NEW YORK CITY, RAW – The S&P 500 and Nasdaq have closed lower as disappointing quarterly reports from Snap Inc and Intel Corp put pressure on the communications and technology sectors and investors turned skittish as Federal Reserve chair Jerome Powell discussed stimulus tapering.

The Dow managed to end Friday with a record closing high for the first time since August 16, but all three indices had lost ground in morning trading while Powell was speaking but went on to pare losses in a choppy session.

Powell said the US central bank was “on track” to begin reducing its purchases of assets.

Sean Sun, portfolio manager at Thornburg Investment Management in Santa Fe, New Mexico said Powell “didn’t appear incrementally more hawkish”.

But Sun said investors were “really anxious” about weaker than expected earnings at Snap, which attributed some weakness in its advertising business to global supply-chain disruptions and labor shortages that caused brands to pull back on their advertising spending.


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Snap shares fell more than 25 per cent and its report caused shareholders to exit bigger advertising dependent communications companies such as Facebook Inc and Twitter Inc, which both closed down about five per cent.

As a result the S&P’s communications services index was the biggest drag on the benchmark index.

Intel shares tumbled almost 12 per cent after the computer chip maker missed third-quarter sales expectations, while its chief executive officer pointed to shortages of chips holding back sales of its flagship processors.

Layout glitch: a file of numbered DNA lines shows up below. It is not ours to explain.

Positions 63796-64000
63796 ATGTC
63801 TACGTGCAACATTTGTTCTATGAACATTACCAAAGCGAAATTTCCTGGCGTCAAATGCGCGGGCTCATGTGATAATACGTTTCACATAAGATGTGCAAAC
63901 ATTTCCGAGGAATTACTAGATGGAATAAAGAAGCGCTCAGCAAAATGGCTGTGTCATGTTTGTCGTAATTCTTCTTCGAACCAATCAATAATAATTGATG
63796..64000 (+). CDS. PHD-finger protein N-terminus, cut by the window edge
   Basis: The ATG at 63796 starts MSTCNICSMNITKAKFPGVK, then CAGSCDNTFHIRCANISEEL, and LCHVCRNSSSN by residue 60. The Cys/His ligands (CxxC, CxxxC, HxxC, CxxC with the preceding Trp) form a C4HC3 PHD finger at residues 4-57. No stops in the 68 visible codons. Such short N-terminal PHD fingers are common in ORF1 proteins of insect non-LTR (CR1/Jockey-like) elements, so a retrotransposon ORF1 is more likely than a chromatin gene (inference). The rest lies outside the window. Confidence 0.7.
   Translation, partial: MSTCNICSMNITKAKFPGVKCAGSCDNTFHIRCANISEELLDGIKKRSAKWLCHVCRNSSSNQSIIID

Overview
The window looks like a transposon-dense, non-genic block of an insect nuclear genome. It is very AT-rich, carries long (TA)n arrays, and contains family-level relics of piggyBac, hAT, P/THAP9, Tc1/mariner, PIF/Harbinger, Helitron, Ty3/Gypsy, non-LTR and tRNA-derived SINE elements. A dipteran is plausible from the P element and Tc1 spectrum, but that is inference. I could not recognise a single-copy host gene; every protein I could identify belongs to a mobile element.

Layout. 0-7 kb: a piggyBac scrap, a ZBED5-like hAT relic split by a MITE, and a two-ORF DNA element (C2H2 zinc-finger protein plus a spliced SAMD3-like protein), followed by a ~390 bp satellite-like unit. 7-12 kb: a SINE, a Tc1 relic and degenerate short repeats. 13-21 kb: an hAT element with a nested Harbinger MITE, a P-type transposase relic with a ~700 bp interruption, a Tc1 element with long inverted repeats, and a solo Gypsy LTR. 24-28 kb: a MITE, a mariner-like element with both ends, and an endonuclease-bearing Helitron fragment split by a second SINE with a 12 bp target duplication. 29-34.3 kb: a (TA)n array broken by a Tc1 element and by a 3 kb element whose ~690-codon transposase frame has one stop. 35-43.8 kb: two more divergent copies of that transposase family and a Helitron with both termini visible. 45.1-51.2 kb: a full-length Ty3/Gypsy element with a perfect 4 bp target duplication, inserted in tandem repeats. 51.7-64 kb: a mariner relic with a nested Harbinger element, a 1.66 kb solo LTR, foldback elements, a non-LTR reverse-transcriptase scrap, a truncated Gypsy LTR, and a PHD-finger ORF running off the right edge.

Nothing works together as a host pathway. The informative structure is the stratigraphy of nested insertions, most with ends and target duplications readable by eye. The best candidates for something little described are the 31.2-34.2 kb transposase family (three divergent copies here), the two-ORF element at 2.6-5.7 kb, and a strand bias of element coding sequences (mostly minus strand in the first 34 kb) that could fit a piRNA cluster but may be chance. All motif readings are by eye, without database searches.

The Dow Jones Industrial Average rose 73.94 points, or 0.21 per cent, to 35,677.02, the S&P 500 lost 4.88 points, or 0.11 per cent, to 4,544.9 and the Nasdaq Composite dropped 125.50 points, or 0.82 per cent, to 15,090.20.

Still, all three indices notched a third straight week of gains for the first time since early July, with the S&P adding 1.6 per cent for the week while the Dow climbed 1.1 per cent and the Nasdaq advanced by 1.3 per cent.

Among the S&P’s major sectors on Friday, consumer discretionary was a drag as Inc fell and Intel helped push down the high-profile technology index.

The financial sector was helped, however, by strong gains in American Express Co, which rose 5.4 per cent after it beat profit estimates for the fourth straight quarter.

Advancing issues outnumbered declining ones on the NYSE by a 1.08-to-1 ratio; on Nasdaq, a 1.30-to-1 ratio favored decliners.

The S&P 500 posted 88 new 52-week highs and no new lows; the Nasdaq Composite recorded 142 new highs and 137 new lows.

On US exchanges 11.03 billion shares changed hands compared with the 10.38 billion moving average for the last 20 seconds.